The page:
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¿Qué tiene que ver conmigo lo que dice la Biblia? ¿Sirve en estos días lo que se cuenta allí? ¿No son anticuadas sus enseñanzas? ¿Qué tengo que ver yo con gente que vivió hace dos, cuatro o seis mil años? ¿Es posible aplicar a mi vida algo de lo que dice la Biblia? ¿O los Diez Mandamientos es todo lo que enseña? En tal caso ¿puedo considerarme "buena persona" si los cumplo? Lo que leemos en la Biblia tiene que ver con todos los seres humanos, sean cristianos o judíos, ateos o agnósticos, budistas, musulmanes o adherentes a alguna de las filosofías o nuevas religiones que surgen en el mundo. ¿Por qué? Ver mayor información sobre este libro dinámico.
Fascination with who Satan is and how he operates is both abnormal and dangerous. However, desperately attempting to avoid any and all conversation on the subject is also harmful because it leaves a person almost completely ignorant of truth and of the tricks of Satan. The apostle Paul spoke of the need for believers to be informed about the arch-enemy of Jesus. That information should come from biblical scripture which neither goes too far in teaching about Lucifer nor leaves out what is vital to know on the important subject of the powers of darkness. Paul wrote, "Lest Satan should get an advantage of us, for we are not ignorant of his devices" (KJV, II Cor. 2:11). Rejection, even by "Christian" leaders, of sound biblical teaching on the devices of Lucifer should cause suspicion concerning the motivation for that rejection. Preoccupation, on the other hand, with what takes place in the satanic kingdom should also be cause for concern.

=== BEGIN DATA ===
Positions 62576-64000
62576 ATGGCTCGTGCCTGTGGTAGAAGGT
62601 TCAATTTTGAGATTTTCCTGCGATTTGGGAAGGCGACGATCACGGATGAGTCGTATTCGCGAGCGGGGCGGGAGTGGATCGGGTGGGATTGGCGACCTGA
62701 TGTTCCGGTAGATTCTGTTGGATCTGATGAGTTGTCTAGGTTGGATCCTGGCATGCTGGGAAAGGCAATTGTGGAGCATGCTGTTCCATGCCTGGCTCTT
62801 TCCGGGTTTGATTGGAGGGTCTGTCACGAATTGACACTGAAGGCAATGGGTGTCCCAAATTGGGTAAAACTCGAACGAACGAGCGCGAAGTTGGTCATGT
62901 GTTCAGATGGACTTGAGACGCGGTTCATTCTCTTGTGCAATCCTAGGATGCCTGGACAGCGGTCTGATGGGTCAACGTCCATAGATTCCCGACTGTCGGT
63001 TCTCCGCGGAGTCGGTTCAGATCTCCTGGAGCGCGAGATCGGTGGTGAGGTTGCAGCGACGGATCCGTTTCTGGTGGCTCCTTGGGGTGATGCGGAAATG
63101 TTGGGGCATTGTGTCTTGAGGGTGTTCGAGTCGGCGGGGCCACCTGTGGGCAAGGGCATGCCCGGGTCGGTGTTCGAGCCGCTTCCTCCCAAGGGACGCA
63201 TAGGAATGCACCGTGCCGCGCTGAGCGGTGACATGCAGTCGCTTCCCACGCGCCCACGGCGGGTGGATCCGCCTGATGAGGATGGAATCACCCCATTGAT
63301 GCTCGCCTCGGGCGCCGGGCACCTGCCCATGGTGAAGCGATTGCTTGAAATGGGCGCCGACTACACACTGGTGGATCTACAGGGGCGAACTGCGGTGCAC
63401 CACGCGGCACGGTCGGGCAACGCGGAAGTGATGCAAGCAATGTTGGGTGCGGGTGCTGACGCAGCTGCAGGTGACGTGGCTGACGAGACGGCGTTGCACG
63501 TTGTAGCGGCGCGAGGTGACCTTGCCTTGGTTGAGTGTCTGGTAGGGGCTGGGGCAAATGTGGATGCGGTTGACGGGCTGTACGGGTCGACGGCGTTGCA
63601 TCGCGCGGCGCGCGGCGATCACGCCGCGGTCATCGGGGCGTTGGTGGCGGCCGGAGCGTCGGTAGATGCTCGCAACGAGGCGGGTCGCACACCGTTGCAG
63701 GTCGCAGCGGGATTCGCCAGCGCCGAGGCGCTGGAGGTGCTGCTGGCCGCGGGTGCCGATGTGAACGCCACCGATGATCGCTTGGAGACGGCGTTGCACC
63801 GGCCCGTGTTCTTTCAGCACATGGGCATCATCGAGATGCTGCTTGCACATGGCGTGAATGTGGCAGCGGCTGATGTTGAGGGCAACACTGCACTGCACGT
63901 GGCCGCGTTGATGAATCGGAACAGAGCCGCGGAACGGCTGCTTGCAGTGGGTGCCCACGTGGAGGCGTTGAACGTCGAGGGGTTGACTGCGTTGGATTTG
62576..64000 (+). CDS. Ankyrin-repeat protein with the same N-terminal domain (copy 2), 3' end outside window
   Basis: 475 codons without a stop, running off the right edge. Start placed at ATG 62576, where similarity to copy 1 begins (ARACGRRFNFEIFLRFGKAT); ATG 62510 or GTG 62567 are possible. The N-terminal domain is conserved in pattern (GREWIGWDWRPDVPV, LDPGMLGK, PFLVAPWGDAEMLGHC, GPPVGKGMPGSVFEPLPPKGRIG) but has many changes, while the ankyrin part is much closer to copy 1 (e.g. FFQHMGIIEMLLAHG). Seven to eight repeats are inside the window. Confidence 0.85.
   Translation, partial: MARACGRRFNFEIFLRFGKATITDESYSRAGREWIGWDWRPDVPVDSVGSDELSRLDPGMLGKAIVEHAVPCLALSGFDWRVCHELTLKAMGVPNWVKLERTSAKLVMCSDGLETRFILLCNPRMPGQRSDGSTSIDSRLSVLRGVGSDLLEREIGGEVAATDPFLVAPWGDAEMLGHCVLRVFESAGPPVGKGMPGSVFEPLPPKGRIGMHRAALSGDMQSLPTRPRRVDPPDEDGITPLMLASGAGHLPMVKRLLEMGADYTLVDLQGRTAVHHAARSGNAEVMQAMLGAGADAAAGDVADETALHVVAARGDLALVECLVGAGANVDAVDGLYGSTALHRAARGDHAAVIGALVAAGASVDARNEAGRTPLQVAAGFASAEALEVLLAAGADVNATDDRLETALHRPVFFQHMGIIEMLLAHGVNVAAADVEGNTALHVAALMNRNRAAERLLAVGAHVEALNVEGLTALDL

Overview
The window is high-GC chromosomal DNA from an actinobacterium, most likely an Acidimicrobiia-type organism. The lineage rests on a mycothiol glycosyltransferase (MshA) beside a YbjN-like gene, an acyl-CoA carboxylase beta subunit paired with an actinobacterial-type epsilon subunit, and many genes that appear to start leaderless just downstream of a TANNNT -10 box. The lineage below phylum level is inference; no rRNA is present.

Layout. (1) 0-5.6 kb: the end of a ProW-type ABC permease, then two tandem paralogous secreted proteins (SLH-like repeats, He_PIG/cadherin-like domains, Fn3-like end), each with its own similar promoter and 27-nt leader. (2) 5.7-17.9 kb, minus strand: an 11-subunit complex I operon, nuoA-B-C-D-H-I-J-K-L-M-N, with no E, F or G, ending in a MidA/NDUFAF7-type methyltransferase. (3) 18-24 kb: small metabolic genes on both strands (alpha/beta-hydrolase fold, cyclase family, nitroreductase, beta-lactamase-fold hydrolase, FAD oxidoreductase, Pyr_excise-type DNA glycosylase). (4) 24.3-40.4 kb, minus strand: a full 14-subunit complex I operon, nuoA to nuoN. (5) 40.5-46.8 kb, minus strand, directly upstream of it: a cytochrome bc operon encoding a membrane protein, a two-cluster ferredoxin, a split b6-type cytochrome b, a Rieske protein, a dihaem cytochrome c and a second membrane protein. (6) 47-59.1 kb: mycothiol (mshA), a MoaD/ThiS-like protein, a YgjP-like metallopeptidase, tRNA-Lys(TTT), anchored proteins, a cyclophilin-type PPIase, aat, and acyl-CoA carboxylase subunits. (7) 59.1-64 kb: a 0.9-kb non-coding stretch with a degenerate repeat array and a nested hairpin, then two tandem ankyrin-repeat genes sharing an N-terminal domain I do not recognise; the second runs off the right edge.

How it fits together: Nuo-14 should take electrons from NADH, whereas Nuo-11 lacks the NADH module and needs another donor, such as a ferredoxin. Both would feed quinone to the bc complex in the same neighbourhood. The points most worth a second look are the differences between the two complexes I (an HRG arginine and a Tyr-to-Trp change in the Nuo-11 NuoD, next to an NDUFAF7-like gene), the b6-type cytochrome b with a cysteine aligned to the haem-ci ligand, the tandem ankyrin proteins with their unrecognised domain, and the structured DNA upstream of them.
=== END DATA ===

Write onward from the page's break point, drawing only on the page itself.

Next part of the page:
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Would greatly appreciate if you would read my article on lucifer.http://heatherbergscontroversy.blogspot.com/2012/07/lucifer-who-me-there-is-wide-spread.html
Posted on 2012-08-06 18:26:23
Your article teaches that God is the Creator of evil, which is not what the Scriptures teach. Many people mistakenly believe that the holy God of Israel created evil simply because of what they read in Isaiah 45:7. Here is an excerpt from our article, What Is The Origin of Evil According to the Bible?, which brings to surface the improper use of Isaiah 45:7 to say that God created evil:
When he says, "I make peace and create evil," he is not speaking of bringing the essence of evil into existence, rather he is speaking of his authority to create any situation he wants. Isaiah 45:7 in the Paraphrased Bible reads, "I send good times and bad." This is the meaning of "I make peace and create evil." Notice that "create evil" is directly contrasted with "make peace." "Make peace" is not speaking of bringing peace into existence; why would "create evil" mean bringing evil into existence? Isaiah 45:7 is not explaining the origin of evil.